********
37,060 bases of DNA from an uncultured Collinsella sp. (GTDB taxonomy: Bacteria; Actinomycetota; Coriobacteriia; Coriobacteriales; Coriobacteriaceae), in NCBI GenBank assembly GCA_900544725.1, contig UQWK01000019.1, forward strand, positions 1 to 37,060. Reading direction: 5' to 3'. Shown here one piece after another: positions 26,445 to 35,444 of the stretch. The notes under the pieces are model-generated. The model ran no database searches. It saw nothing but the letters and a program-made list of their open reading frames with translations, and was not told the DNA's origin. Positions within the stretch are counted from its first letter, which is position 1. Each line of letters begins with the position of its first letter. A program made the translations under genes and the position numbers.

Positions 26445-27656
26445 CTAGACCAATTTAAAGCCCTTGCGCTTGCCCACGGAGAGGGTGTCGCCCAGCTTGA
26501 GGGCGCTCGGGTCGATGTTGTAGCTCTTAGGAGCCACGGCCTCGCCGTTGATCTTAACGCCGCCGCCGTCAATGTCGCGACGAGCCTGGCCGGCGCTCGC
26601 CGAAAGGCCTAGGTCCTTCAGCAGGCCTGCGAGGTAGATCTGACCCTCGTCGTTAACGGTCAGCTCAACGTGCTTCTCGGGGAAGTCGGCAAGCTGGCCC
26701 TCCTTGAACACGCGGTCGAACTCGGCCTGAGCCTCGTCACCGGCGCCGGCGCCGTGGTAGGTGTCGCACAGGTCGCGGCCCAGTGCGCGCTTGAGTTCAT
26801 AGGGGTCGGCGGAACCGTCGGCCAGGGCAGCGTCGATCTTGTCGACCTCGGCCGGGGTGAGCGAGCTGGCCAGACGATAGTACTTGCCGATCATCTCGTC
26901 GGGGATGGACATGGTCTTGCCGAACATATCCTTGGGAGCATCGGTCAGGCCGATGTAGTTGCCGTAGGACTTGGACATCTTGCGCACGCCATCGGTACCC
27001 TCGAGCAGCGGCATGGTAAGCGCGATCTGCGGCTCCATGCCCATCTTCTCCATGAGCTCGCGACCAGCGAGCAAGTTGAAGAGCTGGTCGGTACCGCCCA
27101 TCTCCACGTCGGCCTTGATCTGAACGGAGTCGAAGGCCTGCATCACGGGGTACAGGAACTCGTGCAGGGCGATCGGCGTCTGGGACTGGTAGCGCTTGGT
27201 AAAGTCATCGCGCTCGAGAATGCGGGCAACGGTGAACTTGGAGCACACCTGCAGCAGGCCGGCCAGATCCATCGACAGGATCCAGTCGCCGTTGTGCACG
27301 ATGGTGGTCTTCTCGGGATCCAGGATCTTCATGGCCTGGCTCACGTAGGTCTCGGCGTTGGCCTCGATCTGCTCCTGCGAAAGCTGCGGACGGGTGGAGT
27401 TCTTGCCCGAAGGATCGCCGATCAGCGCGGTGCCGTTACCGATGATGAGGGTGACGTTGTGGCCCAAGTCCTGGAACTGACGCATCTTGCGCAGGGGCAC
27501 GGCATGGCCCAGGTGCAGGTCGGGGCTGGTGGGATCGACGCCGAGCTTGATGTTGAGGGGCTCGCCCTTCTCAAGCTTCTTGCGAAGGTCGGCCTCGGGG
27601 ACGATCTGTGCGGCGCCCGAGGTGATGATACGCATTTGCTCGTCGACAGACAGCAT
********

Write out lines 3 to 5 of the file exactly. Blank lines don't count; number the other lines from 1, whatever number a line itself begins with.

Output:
26445 CTAGACCAATTTAAAGCCCTTGCGCTTGCCCACGGAGAGGGTGTCGCCCAGCTTGA
26501 GGGCGCTCGGGTCGATGTTGTAGCTCTTAGGAGCCACGGCCTCGCCGTTGATCTTAACGCCGCCGCCGTCAATGTCGCGACGAGCCTGGCCGGCGCTCGC
26601 CGAAAGGCCTAGGTCCTTCAGCAGGCCTGCGAGGTAGATCTGACCCTCGTCGTTAACGGTCAGCTCAACGTGCTTCTCGGGGAAGTCGGCAAGCTGGCCC